A Chisholm father wants his children to own their own home

In this election series, Woh works with the Center for Advancing Journalism at the University of Melbourne to delve into the heart of the Chisholm federal fringe seat in south-east Melbourne to see what people think ahead of the survey. Find more of the series here.

In the Yang family in Mulgrave, the alarm goes off at 4am on weekends and Xin Yang is early on empty streets headed to the Ventura bus depot in Dandenong to begin his shift.

The 52-year-old Chinese immigrant arrived in Australia in 1996 and only recently moved to one of the country’s most contested voters.

Xin’s wife, Jizhong Pan, is also Chinese from Australia. She arrived in Melbourne in 1985 with her parents and met her Xin on a return trip to China. They fell in love and in 1996 decided to settle in Melbourne together.

Last year they sold their home in Dandenong, where they raised their children Jennifer, 21, Cindy, 18, and Andy, 16, and moved to a quiet neighborhood near the southern border of Chisholm.

Data from the 2016 census indicate this 14.2% of Chisholm residents were born in Chinaand 15.6% speak Mandarin. Xin and his wife are among them. They both speak English and Mandarin at home.

“When we were kids it was exclusively Mandarin, but when we grew up and went to school, we started learning English and now we mix,” says Jennifer.

Xin devoted his hand to a variety of jobs, including in manufacturing, and ran a fish-and-chip shop before becoming a bus driver two years ago, preferring the weekend and morning shifts.

“I think being a bus driver gets good pay, and it fits what I need for my life. I like to drive to different places and meet different people … Sometimes I pass Chadstone and keep going to Caulfield station, “she says.

Xin always takes care of her passengers: “Especially vulnerable people such as the disabled and the elderly. I am always available and happy to give them a hand and make them happy “.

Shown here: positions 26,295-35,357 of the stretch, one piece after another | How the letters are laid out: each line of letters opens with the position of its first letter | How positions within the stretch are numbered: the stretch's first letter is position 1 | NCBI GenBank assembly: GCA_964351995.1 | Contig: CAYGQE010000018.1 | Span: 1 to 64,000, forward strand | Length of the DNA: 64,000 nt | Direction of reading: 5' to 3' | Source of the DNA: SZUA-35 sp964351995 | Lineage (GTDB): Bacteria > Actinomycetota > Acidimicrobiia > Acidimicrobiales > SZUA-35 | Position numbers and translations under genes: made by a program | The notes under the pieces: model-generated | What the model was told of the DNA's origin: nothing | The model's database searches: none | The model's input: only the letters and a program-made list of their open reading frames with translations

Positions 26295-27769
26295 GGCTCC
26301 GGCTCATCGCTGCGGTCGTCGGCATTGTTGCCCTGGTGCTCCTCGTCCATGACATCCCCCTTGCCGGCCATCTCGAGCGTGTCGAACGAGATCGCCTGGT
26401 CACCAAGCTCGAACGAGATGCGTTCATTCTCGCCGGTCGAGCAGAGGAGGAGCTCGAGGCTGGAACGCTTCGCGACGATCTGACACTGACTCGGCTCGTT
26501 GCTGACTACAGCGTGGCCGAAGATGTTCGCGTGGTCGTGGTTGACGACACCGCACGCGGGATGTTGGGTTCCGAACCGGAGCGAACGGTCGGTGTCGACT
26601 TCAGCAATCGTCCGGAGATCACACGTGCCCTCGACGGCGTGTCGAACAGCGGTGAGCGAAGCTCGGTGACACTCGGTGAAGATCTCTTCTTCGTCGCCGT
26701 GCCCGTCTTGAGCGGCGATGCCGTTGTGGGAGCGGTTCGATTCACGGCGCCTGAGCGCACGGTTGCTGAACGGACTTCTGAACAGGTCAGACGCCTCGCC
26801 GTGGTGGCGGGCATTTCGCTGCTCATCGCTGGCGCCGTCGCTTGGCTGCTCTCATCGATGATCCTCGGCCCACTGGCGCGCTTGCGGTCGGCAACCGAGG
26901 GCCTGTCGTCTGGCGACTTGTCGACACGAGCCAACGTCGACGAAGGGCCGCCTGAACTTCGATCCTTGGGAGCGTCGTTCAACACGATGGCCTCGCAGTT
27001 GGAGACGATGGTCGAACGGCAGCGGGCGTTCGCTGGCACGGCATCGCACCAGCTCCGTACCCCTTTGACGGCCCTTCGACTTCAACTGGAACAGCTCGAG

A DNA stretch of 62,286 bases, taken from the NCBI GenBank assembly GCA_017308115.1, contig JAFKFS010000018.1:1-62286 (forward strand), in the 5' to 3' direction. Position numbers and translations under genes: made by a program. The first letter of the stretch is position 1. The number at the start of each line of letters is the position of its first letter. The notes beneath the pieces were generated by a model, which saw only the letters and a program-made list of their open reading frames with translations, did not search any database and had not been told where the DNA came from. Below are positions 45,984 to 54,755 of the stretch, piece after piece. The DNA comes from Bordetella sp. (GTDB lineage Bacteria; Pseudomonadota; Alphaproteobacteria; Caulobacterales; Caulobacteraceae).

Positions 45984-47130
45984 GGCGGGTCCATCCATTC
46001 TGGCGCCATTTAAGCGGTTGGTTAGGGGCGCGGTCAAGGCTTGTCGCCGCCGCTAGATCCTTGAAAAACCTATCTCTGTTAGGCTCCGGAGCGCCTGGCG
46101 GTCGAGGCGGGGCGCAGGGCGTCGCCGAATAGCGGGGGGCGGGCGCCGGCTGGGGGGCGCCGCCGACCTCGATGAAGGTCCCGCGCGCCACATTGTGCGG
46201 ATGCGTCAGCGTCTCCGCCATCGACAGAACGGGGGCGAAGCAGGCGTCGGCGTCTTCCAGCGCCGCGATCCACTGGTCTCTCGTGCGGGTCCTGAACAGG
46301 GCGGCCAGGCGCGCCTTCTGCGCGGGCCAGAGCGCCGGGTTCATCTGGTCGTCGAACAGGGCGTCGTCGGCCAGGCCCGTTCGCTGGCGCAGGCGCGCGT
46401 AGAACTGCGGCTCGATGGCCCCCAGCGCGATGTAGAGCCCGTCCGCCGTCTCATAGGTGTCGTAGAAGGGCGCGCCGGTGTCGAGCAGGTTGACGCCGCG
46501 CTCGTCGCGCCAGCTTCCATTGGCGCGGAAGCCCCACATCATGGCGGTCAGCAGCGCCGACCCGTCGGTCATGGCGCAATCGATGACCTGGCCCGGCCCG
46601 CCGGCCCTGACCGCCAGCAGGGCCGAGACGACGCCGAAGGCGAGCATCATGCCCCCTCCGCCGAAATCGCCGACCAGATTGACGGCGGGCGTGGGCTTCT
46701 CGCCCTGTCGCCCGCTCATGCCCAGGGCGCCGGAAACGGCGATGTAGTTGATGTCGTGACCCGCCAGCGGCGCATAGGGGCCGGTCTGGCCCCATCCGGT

When he first voted in the Australian election, his approach was to choose MPs of Chinese origin. But his thinking and his practice on this have changed.

“I felt closer to MPs who are fluent in Mandarin, but I later realized that MPs with a Chinese background won’t necessarily take care of people who are Australian Chinese,” he says.

Xin remembers the 2013 federal election: Kevin Rudd, a Mandarin-speaking Labor politician recently resettled as prime minister, campaigned unsuccessfully against Tony Abbott of the Liberal Party. “As a Chinese, I was really happy to see that the leader spoke fluent Chinese,” he says.

Over the years he has voted Labor and Liberal.

“I think it depends a lot on your class. I voted for the Labor Party when I worked in the manufacturing industry, because it would have dealt more of the ordinary workers, but I switched to the Liberal Party after having my own small business, “she says.

A big problem weighing on him in this election is the price of housing. He wants his kids to be able to afford a home someday, but he’s worried that the prospect will fade unless they have careers that bring in big paychecks.

In 1998, Xin paid $ 150,000 for his first home, a row house in Dandenong. Last year she sold it for $ 695,000.

“At the time, even if I received a low salary, I could still afford a house. After all these years have passed, house prices have continued to rise, ”she says.